San Jose del Cabo Weather Link
Water Temperature > http://tempbreak.com/index.php?&cwregion=cb
March 20, 2011
Spring time is now officially here and the weather is on a warming trend accordingly. Moderate crowds of vacationers are enjoying clear sunny skies with high temperatures reaching into the mid 80s. Winds have diminished and anglers found excellent ocean conditions, minimal swells with water temperatures averaging 69 to 72 degrees.
Supplies of sardinas are holding up, these baitfish were found schooling in various locations along the shoreline, though they were more abundant north of Punta Gorda, near Vinorama. There has been a lack of larger baitfish, no mackerel or caballito to speak of. Red crabs have been found on the San Jose del Cabo fishing grounds and are being used as bait for red snapper (pargo and huachinango).
Throughout the month of March anglers found that the most consistent fishing action was closer to shore. Working the various rock piles with yo-yo jigs and sardinas produced a mix bag of pargo, yellowtail, amberjack, bonito, cabrilla, triggerfish and others. While trolling the inshore beach stretches there was good action for sierra, jack crevalle and roosterfish. Not too many larger sized fish, most of the fish caught were under ten pounds, but there were a handful of yellowtail accounted for that were in the 30 pound class and some quality huachinango (red snapper) up to 10 pounds, at times these true Pacific red snapper were being found near the surface feeding the abundant pelagic red crabs.
Yellowfin tuna counts were minimal, on occasions tuna were seen feeding and breezing the surface on the Gordo and Iman Banks, but only an sporadic fish was being hooked, very shy, preferring to feed on the available food source on the fishing grounds, most notably the red crabs. The yellowfin that were being landed weighed in the 15 to 30 pounds class. At this same time frame last year there was an abundance of giant squid in the region and anglers were having some success using the strip squid as bait for tuna in the 50 to 90 pound range. We have not heard of any giant squid in local waters at this time, even though conditions seem favorable to attract them.
Quite a few wahoo were reportedly seen free swimming around in small groups, often close to the shore, a bit strange compared to their normal habitat. Not many of these wahoo were hooked into, they just were not very interest in any offerings, the few that were accounted for were on various cut or whole baits. One wahoo weighing close to 70 pounds was taken from a panga on a trolled lure near the Gordo Banks and the other wahoo that were accounted for were of good size.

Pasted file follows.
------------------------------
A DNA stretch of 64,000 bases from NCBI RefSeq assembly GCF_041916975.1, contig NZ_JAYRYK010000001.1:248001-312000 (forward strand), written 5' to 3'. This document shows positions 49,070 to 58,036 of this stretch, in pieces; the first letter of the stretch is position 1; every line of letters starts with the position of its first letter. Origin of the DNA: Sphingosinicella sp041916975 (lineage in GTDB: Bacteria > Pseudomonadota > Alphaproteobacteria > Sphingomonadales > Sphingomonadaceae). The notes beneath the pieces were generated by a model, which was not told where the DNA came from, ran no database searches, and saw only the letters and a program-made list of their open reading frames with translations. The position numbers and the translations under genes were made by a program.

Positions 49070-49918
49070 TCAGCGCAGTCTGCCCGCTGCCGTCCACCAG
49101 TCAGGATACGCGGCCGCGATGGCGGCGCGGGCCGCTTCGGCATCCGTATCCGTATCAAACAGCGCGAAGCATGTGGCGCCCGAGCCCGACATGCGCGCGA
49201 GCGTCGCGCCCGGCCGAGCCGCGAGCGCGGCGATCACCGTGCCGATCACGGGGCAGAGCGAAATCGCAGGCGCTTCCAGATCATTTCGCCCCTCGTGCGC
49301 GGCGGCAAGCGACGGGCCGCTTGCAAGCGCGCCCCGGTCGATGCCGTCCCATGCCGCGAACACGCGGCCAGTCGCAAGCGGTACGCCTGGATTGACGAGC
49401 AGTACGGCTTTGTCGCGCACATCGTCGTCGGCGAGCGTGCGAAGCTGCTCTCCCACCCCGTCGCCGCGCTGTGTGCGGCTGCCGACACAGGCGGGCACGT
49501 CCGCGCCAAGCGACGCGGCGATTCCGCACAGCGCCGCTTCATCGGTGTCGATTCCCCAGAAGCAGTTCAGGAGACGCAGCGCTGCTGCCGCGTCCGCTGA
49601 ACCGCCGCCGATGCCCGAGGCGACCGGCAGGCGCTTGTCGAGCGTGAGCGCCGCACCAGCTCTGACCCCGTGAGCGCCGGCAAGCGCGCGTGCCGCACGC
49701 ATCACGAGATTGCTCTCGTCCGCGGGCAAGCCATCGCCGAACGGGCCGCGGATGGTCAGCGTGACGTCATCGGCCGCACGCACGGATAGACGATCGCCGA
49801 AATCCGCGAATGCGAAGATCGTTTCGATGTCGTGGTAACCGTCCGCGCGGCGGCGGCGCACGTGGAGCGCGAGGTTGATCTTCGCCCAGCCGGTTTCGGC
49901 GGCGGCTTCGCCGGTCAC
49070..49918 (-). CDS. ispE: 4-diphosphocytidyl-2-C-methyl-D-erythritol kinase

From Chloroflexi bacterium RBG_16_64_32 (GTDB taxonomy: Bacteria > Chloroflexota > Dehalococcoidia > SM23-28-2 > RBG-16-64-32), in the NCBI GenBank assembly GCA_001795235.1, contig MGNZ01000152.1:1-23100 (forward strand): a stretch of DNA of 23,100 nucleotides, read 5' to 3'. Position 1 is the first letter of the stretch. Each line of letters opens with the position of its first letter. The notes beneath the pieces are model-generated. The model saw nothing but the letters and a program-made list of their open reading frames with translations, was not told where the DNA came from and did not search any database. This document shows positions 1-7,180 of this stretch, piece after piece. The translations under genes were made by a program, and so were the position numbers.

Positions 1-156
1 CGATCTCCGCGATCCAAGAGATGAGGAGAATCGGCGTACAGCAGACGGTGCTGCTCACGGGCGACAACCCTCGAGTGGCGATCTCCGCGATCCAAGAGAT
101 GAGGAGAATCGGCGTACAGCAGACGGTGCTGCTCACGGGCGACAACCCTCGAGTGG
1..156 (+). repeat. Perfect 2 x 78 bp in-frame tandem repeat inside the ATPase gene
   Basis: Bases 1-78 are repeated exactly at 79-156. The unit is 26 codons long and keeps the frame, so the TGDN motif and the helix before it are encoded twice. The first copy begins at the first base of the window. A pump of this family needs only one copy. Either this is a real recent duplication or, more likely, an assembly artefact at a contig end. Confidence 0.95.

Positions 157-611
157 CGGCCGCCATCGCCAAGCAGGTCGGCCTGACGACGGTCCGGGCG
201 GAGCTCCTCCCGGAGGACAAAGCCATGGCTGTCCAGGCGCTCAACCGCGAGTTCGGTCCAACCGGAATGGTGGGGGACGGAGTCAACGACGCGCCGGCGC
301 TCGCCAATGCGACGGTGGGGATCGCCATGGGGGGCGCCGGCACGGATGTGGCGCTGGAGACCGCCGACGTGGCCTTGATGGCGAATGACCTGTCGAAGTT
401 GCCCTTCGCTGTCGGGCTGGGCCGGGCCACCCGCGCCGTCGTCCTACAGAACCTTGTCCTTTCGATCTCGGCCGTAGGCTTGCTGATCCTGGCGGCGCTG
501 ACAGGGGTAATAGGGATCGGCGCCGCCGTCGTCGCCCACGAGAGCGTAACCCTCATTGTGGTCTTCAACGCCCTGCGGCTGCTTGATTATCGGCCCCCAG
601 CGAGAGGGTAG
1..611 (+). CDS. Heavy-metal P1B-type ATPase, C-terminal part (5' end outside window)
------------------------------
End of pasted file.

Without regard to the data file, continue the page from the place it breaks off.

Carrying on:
Striped marlin action was spread out, no large concentrations of fish, the lack of bigger baitfish has not helped this situation. The local panga fleets were occasionally hooking into stripers while drift fishing with sardinas for tuna and other species. The marlin that were accounted for weighed in the 70 to 130 pound range. Some striped marlin were also found in the blue water by blind strikes while trolling lures. With water conditions now stabilizing and on a warming trend we expect the offshore surface action to improve significantly in the coming weeks.
Despite continuing news reports of cartel issues near Mexican border towns and on the mainland there have been no incidents at all reported from the Los Cabos area and this region remains a very safe travel destination.
The combined panga fleets launching from La Playita/Puerto Los Cabos sent out approximately 80 charters for the week, with anglers reporting a fish count of: 6 striped marlin, 10 dorado, 13 yellowfin tuna, 28 bonito, 315 sierra, 34 roosterfish, 24 yellowtail, 26 jack crevalle, 468 pargo,17 cabrilla, 4 wahoo, 6 hammerhead shark, 4 dogtooth snapper and 12 amberjack.
Good Fishing, Eric